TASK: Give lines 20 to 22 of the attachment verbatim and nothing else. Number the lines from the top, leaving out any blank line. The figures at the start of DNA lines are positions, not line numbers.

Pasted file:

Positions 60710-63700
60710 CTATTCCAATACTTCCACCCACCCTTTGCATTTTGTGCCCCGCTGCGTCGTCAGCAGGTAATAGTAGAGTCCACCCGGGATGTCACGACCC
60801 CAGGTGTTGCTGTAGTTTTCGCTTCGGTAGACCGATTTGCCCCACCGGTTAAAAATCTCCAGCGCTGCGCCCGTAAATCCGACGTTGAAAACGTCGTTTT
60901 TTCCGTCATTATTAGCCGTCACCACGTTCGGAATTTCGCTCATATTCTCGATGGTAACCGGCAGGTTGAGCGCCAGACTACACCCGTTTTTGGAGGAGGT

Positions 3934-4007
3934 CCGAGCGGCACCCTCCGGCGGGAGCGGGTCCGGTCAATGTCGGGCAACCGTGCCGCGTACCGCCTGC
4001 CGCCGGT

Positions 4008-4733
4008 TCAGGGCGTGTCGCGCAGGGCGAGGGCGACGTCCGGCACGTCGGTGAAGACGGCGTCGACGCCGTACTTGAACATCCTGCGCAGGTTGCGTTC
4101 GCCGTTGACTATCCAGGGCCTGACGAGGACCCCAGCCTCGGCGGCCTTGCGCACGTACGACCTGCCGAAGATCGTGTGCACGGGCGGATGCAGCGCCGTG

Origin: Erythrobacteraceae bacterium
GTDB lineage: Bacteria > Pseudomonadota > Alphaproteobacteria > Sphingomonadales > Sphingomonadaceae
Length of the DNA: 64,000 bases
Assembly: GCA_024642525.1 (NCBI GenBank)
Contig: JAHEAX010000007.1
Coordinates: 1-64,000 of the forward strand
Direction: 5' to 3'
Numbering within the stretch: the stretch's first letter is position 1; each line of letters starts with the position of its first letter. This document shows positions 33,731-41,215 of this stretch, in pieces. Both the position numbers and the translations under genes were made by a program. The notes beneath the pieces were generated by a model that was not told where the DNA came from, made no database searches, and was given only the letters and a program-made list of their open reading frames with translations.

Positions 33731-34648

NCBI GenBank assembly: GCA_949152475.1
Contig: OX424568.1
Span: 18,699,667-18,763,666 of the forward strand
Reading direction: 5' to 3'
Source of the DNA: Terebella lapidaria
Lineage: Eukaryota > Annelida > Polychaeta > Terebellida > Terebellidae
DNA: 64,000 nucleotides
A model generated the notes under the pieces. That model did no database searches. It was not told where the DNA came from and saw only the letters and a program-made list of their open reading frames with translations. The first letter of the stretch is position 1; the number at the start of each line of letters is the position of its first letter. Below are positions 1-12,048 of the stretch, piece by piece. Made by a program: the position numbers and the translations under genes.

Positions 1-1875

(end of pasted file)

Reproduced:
NCBI GenBank assembly: GCA_949152475.1
Contig: OX424568.1
Span: 18,699,667-18,763,666 of the forward strand